With no CGI, no muppet-puppetry and not a single tie-in toy in sight, Cheaper By The Dozen is just as penny-pinching as its title suggests. It's an old-fashioned kids movie in which Steve Martin plays pater to a brood of 12 children. But while mom's away, the nippers will play, leaving Steve to handle escaped frogs, naughty pranks, and all manner of kiddie chaos in a rarely funny comedy that's unlikely to keep even the most undemanding ankle biters amused.
Although the movie's astute enough not to bother shouting about it, Cheaper By The Dozen is actually a remake of a long-forgotten 50s film of the same name starring old school movie thespian Clifton Webb. Taking the basic 12-sprog setup and filtering it through the kids-on-the-loose antics of Kindergarten Cop and Daddy Day Care, the remake doesn't do much to justify its existence.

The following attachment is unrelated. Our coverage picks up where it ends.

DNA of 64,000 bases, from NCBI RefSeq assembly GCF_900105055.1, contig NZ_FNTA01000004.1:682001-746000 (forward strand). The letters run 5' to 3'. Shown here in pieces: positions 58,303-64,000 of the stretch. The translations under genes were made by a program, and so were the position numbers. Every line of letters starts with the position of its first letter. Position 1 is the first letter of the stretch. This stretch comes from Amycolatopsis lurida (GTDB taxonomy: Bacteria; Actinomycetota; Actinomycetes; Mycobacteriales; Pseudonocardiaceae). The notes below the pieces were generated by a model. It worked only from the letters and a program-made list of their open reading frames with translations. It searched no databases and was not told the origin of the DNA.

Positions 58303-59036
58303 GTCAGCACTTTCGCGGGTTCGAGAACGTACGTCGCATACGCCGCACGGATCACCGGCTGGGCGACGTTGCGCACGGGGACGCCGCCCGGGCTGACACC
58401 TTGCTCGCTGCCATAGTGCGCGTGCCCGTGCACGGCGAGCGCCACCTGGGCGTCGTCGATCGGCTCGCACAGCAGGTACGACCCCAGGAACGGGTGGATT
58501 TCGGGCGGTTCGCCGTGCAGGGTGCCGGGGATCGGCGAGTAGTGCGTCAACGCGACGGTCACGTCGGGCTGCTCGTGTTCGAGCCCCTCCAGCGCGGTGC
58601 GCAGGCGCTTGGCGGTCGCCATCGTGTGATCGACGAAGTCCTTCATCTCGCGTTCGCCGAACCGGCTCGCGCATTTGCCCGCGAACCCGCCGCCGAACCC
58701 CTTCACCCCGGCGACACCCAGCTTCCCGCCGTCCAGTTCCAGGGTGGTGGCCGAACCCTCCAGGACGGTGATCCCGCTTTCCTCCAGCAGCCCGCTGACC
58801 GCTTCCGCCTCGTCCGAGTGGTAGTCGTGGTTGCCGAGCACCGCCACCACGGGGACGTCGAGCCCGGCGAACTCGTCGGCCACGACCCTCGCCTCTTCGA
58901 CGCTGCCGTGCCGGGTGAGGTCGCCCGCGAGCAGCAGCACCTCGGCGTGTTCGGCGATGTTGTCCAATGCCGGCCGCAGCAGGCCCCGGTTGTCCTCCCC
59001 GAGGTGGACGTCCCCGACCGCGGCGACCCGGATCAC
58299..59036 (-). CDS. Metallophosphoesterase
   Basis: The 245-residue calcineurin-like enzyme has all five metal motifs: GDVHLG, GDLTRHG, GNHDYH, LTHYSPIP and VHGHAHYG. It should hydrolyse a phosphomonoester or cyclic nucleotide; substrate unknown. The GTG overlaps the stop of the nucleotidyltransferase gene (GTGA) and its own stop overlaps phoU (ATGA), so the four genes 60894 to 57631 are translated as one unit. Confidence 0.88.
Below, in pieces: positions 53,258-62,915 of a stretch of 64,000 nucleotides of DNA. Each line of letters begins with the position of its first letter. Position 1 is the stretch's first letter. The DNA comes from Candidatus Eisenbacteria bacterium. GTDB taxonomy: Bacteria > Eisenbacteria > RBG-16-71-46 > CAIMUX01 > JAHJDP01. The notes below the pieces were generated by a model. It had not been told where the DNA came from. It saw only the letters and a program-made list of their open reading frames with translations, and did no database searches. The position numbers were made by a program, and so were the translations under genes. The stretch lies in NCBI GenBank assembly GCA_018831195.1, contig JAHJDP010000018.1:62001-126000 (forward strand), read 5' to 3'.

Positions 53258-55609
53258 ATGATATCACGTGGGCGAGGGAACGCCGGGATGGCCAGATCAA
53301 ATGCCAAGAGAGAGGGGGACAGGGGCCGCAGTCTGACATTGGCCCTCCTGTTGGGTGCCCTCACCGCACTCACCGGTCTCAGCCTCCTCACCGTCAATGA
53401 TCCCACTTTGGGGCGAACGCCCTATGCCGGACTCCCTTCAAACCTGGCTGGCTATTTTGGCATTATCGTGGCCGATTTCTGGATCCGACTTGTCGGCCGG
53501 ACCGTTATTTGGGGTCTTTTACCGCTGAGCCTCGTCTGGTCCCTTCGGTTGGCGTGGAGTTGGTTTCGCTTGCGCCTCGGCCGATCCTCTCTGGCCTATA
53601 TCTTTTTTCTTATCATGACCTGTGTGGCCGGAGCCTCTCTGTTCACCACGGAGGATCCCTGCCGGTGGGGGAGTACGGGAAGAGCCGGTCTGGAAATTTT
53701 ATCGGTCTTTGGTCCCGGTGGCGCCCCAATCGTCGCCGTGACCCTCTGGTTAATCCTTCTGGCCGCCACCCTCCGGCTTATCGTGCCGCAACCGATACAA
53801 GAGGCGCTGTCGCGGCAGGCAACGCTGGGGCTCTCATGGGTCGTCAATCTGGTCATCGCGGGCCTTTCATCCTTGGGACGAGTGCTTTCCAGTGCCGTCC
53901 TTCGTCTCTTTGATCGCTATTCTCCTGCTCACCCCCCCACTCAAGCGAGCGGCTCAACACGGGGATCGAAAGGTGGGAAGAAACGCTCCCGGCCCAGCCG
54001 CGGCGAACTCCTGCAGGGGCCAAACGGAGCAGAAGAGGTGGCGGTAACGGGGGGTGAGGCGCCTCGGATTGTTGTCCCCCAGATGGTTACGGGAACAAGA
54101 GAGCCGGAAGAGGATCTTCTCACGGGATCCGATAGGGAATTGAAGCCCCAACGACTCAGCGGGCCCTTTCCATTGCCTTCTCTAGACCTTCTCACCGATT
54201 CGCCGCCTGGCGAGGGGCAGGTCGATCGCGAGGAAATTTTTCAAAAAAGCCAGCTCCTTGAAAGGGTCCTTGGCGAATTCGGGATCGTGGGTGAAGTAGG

As the dad who accepts a promotion but runs short of time to spend at home, Martin's locked in a straight man role that even a comedian of his wild and ker-razy ability can't do much with. Switching on the autopilot but not having the sense to bail, he's upstaged by the kids - including Hilary Duff and Tom Welling - as they trash the house in a riot of Frisbee-throwing, dart-firing, puke-chucking slapstick. Parenthood was never supposed to be like this.
For all the yuckiness of the yuck-yuck-yucks, though, the really gooey stuff comes when dad learns the error of his ways and group hugs the family back to health. It's schmaltzy, it's sickly, and it's destined to make you revisit your lunch with a Technicolor yawn of epic proportions. Adults will be left wondering whatever happened to Martin's exquisite comic timing, while the kids in the audience will probably just ask each other who the unfunny white-haired guy is.